For nearly 10 years after the first liver transplant at Addenbrooke’s in 1968, Denver and Cambridge were the only two centres with regular programs of clinical liver transplantation; today in the UK alone there are seven.
Patient care for recipients of a liver transplant has developed into a multi-disciplinary team approach including: hepatologists, liver transplant surgeons, anaesthetists, transplant nurses, transplant coordinators, pharmacists, dieticians, dentists, social workers, haematologists, bacteriologists, biochemists, pathologists, radiologists, radiographers, physiotherapists, pharmacists, infection control sister, engineers, medical equipment technicians, transplant co-ordinate, stoma sister, chaplains, interpreters, dietitians, porters, ambulance crews, couriers, domestic staff, medical photographers, ward clerk, telephonists, central sterile supply staff, catering staff, social workers, nursing teachers and the unit general manager. The laboratory services, in particular the blood transfusion were also crucial to the programme’s success.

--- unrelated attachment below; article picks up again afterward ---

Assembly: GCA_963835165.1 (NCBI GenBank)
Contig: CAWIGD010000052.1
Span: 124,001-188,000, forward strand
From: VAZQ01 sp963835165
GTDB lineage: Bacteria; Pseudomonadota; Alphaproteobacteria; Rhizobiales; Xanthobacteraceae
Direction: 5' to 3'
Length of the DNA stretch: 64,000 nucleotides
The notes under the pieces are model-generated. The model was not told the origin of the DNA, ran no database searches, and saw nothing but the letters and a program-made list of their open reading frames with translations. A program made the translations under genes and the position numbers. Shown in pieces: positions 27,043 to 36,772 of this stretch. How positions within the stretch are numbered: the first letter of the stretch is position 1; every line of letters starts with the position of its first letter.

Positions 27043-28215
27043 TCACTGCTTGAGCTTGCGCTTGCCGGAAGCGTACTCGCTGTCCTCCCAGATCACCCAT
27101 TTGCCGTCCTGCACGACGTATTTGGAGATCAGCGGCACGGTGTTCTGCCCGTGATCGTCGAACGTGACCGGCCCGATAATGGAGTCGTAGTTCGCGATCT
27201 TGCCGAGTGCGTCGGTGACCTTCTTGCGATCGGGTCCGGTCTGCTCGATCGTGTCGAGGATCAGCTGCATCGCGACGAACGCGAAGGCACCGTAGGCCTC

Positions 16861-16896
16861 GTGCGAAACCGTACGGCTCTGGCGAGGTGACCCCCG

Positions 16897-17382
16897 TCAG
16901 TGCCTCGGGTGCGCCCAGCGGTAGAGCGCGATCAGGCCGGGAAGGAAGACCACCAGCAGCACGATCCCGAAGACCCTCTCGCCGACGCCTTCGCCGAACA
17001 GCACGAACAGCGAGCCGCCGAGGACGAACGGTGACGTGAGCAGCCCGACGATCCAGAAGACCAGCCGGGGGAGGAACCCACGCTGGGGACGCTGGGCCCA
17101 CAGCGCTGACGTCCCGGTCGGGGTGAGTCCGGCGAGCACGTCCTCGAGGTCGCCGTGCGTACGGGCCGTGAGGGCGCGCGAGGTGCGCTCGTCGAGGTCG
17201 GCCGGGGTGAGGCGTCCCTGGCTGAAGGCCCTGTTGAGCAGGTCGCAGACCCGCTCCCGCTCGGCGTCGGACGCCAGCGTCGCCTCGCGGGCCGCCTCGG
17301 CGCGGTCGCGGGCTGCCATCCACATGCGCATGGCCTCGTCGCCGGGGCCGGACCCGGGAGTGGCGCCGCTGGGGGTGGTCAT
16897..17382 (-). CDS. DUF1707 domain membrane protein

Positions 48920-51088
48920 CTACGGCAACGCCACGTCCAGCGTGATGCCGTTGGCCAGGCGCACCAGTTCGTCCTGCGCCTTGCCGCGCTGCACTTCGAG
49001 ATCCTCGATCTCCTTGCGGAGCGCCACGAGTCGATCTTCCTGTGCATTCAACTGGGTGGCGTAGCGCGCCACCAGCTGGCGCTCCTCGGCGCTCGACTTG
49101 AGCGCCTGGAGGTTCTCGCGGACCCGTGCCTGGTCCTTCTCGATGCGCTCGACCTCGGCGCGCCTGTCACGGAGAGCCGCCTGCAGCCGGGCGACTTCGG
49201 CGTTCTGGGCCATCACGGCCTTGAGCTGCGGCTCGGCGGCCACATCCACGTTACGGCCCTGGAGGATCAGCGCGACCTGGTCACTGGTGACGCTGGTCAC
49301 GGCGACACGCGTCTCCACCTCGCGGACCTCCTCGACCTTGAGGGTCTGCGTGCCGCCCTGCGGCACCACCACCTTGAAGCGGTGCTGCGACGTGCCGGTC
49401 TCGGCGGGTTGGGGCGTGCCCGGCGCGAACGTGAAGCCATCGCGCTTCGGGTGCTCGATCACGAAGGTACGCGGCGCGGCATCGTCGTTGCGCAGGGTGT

The intensive care unit played a major role in the survival of patients receiving liver transplants. The transplant programme and ICU grew and intertwined here in Cambridge and their close working relationship is a major contributor to the excellent outcomes for patients undergoing organ transplantation.
In 2017, 105 liver transplants, and 10 multi-organ transplants, including the liver, were carried out at Cambridge University Hospitals NHS Foundation Trust.